Can respect in schools moderate the relationship between Latino youths' environmental stressors and high-risk behaviors?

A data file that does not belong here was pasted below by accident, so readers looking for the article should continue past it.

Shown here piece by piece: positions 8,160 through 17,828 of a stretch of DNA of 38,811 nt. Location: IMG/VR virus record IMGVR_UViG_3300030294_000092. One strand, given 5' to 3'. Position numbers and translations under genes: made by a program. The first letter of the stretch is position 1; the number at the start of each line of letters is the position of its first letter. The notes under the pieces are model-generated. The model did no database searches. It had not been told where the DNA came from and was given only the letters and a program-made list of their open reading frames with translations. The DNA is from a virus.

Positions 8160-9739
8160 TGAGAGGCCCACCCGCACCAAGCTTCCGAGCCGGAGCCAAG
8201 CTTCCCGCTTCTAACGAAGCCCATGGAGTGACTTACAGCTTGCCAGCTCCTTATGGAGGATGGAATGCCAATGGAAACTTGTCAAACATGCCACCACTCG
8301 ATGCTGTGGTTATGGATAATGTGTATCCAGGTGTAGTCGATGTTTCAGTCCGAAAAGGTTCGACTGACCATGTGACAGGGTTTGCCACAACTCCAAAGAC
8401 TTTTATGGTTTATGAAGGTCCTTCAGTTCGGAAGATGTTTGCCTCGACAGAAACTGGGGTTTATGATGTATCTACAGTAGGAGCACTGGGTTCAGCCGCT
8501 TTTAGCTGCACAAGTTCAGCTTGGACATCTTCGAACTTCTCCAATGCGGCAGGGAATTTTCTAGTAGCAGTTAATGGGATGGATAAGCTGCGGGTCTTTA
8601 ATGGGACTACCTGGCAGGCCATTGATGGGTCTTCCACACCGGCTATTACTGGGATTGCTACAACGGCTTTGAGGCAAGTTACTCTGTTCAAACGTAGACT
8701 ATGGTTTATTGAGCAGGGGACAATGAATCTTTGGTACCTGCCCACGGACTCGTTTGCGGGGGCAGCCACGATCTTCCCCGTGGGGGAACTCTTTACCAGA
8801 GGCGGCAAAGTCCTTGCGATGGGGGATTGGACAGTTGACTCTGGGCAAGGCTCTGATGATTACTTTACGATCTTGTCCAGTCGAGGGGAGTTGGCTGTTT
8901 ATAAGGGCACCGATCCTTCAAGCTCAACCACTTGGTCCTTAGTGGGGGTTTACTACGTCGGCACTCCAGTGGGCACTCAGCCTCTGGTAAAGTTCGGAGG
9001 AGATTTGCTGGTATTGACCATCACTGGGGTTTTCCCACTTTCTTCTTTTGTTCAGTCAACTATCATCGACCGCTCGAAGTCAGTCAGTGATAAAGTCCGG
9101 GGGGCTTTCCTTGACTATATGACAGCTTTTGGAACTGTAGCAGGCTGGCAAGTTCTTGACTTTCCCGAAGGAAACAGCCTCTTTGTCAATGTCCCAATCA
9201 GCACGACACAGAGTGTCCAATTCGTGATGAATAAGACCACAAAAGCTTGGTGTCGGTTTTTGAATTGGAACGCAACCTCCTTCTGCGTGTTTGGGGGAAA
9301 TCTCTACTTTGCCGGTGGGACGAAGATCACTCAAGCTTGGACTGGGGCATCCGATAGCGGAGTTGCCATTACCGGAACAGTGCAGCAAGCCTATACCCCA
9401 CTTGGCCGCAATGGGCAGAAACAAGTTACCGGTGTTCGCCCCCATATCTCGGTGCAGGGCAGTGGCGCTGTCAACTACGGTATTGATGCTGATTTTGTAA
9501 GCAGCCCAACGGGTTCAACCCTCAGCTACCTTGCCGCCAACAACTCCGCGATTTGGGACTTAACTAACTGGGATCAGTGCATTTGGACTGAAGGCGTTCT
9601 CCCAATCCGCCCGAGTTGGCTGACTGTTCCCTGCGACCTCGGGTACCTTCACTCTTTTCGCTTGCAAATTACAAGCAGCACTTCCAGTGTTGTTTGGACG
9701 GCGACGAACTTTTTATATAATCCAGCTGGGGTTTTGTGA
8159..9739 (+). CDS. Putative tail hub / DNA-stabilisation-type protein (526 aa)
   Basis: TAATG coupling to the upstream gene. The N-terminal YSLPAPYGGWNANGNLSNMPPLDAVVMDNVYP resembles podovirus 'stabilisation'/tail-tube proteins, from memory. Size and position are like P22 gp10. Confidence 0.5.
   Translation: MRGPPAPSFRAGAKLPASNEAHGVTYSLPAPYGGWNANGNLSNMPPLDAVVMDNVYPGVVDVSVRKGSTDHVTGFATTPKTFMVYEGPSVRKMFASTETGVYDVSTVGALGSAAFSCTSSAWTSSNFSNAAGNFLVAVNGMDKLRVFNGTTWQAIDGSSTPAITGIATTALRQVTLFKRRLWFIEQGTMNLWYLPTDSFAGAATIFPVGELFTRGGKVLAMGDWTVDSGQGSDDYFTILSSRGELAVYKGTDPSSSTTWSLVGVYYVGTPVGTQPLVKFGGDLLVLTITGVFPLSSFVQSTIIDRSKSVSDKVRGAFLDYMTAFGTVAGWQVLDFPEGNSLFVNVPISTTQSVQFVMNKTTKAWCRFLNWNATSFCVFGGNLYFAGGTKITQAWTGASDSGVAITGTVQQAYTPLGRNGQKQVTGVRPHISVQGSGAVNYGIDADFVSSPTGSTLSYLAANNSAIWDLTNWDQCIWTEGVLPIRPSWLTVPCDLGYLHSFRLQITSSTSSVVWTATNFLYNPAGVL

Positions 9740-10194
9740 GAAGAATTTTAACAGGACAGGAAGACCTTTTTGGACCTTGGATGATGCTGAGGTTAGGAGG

The purpose of this research was to examine whether perceived mutual respect in schools (between teachers, administrators, and students) can moderate the relationship between environmental stressors (i.e., peer victimization, ethnic discrimination, parental intrusiveness) and the exhibition of high-risk behaviors (i.e., substance use, delinquent behaviors, physical aggression) in Latino adolescents in southern California. Research frequently investigates ways in which family-related variables can buffer such behaviors, but few studies have examined whether school climate can minimize the effects of stressors on youth high-risk behaviors. Given how much time adolescents typically spend at school, a positive school climate may serve as a protective factor against various stressors. Data from 610 ninth and tenth grade Latino adolescents (M=14.8 years old) in Los Angeles were used in the present study; a majority of which were 2nd generation youth (i.e., born in the U.S., parents born in other countries). Hierarchical regression analyses were performed (1) to assess the direct and direct effects of environmental stressors on high-risk behaviors, and (2) to test mutual respect in school and gender as potential moderators. Analyses revealed that ethnic discrimination was the only environmental stressor that was significantly related to all three high-risk behavior outcomes. Also, school respect significantly moderated the effects of peer victimization and parental intrusiveness on all three high-risk behavior outcomes. Results of the study indicated that promoting respect within the school environment could potentially buffer the impact of intrusive parenting and peer victimization on adolescent engagement in high-risk behaviors. In addition, schools should continue to investigate ways to decrease the incidences of peer victimization and ethnic discrimination within the schools, as well as ways to assist Latino youth in adaptively coping with environmental stressors when they do occur.